A random list of my favourite websites
There are many online tutorials out there for anything. But it's hard to find a good one. Andrew Pouska's Study Bass is a gem in so many ways. Tools, well-written lessons, videos. So much content. StudyBass has paid content, but almost everything is available for free, which is unbelievable seeing the quality and the size of this project.
Actually this one is about the bad side of the internet, the stupid wild west of NFTs and crypto-scams. Really nice compilation.
A fascinating compilation of oddities, not-so-good ideas, weird stories from computer history. You can read it as a good anthology, and there are enough funny or terrifying topics for days here.
An online exhibition of the archaeological finds from the construction of the metro line under the city of Amsterdam. You can check all the finds from the last Ice Age to 2005. That's alone super interesting, but you can also check the displays inside the Rokin metro station. On top of that, they published the catalog as an oversized, beautifully designed book. Jerzy Gawronski [ed.]. Stuff – Catalogue Archaeological Finds Amsterdam’s North/South Metro Line. Van Zoetendaal / De Harmonie, 2018.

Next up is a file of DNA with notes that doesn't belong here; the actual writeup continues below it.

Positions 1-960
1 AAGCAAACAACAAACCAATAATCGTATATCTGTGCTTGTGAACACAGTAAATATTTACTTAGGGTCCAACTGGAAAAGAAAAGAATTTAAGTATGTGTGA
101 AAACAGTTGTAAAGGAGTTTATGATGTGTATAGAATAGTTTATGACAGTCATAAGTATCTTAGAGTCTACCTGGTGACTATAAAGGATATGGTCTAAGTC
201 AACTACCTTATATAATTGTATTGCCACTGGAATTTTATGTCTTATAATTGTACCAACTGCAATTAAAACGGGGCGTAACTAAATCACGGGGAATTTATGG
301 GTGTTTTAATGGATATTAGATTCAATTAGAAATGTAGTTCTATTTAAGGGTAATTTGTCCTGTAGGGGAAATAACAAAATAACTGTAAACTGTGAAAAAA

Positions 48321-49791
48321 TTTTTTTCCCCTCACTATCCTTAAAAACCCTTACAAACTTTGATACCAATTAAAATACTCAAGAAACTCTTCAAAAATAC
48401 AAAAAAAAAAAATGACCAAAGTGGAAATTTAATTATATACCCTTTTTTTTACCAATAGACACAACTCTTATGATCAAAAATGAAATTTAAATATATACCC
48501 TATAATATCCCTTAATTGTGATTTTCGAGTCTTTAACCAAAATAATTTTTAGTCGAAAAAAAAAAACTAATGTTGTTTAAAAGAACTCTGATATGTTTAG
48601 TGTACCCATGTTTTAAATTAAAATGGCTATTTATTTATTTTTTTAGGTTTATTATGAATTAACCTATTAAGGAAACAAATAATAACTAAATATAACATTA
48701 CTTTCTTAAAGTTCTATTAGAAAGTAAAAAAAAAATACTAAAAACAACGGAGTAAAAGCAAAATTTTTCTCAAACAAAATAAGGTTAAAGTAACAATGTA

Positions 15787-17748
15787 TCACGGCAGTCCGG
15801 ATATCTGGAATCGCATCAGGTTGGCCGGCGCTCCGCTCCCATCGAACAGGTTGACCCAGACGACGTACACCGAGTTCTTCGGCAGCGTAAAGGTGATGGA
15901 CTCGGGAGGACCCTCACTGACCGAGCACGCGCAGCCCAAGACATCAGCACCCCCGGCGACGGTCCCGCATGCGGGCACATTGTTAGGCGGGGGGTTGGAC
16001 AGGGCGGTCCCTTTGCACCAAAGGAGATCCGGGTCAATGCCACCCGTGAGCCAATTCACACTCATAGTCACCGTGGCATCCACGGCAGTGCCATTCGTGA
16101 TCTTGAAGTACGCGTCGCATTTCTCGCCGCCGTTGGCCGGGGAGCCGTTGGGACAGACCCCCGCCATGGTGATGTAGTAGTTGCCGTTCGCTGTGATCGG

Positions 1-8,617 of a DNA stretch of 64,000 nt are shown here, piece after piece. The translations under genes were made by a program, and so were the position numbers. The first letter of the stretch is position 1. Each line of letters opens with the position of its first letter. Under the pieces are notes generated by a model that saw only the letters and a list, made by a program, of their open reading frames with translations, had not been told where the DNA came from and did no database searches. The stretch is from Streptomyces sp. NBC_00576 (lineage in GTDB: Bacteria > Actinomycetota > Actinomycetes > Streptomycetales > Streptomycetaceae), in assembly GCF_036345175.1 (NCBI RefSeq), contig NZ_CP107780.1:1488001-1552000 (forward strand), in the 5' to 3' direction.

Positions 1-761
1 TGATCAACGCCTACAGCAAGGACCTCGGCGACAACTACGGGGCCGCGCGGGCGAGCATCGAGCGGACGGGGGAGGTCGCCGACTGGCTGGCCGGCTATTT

This online collection/exhibition is made in a cooperation of ten Swiss universities/institutes. You can read information about different materials, from banana fibers to various aluminum. But what I've found most interesting here is the extensive information about pigments, different paper types, and bookbinding materials. (The page is in German.)